The traditional workshop method is, however, still chained to the scholarly approaches from which it evolved. The structure, meaning, and style of individual pieces are dissected and analyzed. Given the diversity of writers present, most workshop participants are exposed to a variety of critical perspectives. Additionally, any "errors" of personal style can be corrected - if you're a wordy writer, or if you've used images of ravens in just one too many poems, you'll hear about it. The downside, though, is that there is little time allotted for learning "what" to write about, or for figuring out how to find your personal writing focus. Students are taught not to evaluate the author's personal growth as a writer, but rather the work alone.

Freewriting Workshops: Spilling Your Story Across the Page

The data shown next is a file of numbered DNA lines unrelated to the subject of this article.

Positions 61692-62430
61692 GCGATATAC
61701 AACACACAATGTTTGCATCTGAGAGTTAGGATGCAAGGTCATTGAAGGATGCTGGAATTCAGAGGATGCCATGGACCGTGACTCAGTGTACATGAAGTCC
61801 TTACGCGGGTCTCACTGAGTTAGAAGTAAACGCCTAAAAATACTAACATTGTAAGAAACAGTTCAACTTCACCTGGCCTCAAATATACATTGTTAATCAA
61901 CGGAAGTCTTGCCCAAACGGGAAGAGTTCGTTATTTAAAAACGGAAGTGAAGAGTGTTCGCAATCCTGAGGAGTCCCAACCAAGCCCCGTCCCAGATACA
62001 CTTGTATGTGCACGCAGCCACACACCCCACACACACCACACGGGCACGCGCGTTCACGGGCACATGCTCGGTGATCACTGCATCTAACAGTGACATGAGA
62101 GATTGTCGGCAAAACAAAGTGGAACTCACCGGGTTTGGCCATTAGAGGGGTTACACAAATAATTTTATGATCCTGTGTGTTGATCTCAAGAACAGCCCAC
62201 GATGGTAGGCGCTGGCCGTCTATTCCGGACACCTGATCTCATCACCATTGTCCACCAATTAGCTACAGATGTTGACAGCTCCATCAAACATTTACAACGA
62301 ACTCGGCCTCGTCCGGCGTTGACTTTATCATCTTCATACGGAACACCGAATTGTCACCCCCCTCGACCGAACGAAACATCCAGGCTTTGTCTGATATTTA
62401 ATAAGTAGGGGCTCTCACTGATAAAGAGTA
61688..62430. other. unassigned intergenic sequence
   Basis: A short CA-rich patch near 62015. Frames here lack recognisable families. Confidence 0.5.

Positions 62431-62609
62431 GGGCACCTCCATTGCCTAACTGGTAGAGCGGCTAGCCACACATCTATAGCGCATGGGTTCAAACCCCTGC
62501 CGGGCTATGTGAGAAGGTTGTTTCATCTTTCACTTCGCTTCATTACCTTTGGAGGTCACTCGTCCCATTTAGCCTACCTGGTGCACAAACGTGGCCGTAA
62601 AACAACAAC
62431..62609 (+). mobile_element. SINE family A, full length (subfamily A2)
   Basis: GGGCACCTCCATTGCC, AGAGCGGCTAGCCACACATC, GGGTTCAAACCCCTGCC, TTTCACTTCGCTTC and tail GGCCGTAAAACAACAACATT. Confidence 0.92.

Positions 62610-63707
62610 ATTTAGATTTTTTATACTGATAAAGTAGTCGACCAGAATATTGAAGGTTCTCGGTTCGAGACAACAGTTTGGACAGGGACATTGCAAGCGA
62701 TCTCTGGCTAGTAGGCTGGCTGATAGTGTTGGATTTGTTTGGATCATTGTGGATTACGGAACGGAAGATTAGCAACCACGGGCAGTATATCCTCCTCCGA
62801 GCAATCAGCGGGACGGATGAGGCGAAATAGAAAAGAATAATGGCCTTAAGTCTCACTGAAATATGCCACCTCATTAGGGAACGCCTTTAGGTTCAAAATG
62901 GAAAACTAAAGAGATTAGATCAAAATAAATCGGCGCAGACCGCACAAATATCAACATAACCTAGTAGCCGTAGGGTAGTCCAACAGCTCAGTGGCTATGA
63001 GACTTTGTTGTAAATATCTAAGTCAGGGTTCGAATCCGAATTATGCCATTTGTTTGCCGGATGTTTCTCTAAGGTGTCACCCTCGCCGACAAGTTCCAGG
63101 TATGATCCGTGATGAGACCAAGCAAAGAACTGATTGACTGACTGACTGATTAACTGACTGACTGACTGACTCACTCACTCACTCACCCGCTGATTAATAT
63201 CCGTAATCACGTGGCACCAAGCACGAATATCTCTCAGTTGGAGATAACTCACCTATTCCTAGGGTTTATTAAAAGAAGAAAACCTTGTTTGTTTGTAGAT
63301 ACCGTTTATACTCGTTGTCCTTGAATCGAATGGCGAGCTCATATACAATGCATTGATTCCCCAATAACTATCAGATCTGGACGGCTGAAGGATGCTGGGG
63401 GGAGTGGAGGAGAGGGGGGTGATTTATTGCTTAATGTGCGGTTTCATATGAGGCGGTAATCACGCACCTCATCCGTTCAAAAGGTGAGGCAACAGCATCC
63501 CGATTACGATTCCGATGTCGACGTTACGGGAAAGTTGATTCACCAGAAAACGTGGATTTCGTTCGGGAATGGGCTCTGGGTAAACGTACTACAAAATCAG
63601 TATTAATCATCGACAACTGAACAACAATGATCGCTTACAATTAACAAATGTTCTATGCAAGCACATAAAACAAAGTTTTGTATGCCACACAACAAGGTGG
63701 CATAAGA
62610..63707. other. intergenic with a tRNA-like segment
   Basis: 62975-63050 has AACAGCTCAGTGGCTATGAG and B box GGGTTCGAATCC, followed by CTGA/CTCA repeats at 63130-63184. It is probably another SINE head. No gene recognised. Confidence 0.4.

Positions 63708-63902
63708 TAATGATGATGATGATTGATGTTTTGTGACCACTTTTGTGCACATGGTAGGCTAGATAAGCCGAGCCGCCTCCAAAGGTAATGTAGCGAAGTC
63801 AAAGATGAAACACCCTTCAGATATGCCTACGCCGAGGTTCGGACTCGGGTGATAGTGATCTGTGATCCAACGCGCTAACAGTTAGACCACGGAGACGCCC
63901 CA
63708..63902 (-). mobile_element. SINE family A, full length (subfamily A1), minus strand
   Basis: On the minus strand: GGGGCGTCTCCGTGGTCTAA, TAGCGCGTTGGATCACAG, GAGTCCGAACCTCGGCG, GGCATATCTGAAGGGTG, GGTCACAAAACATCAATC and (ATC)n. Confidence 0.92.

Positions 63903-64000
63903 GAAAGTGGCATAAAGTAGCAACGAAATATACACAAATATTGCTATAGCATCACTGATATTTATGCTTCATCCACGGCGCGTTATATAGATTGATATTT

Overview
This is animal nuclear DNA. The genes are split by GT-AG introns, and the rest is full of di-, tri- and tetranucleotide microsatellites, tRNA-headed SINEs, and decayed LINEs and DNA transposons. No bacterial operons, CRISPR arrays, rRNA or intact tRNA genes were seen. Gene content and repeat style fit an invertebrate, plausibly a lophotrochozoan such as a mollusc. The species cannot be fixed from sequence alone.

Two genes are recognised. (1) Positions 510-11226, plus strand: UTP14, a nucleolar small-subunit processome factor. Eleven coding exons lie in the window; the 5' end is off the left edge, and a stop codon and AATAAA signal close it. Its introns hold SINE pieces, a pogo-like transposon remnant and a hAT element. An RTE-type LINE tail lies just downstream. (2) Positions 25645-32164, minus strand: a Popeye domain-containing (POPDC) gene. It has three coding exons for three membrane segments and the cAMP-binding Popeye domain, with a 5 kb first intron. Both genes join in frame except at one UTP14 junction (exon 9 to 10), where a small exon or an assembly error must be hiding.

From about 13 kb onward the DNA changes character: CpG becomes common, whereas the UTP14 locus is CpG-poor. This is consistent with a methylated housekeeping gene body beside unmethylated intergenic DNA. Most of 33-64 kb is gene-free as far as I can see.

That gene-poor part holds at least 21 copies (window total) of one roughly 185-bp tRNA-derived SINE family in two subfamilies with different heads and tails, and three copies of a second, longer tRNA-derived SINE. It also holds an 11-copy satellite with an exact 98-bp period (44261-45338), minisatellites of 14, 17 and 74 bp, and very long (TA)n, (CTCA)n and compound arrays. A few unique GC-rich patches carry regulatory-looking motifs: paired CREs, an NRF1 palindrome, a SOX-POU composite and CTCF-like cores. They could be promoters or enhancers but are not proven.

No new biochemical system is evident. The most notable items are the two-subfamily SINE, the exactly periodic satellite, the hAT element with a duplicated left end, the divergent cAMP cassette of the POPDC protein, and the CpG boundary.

More recently, freewriting has been popularized as a way to break through some of the barriers which prevent writers from getting their stories on the page.  You may also be familiar with this as writing from your stream-of-consciousness - basically, writing whatever comes to mind, and writing it as quickly as possible.  Books such as Peter Elbow's Writing without Teachers and Julia Cameron's The Artist's Way have pushed many writers away from trying to "plan" stories.  With freewriting, the goal is less to develop a finished product and more to harvest ideas from your life.  (from Wikipedia)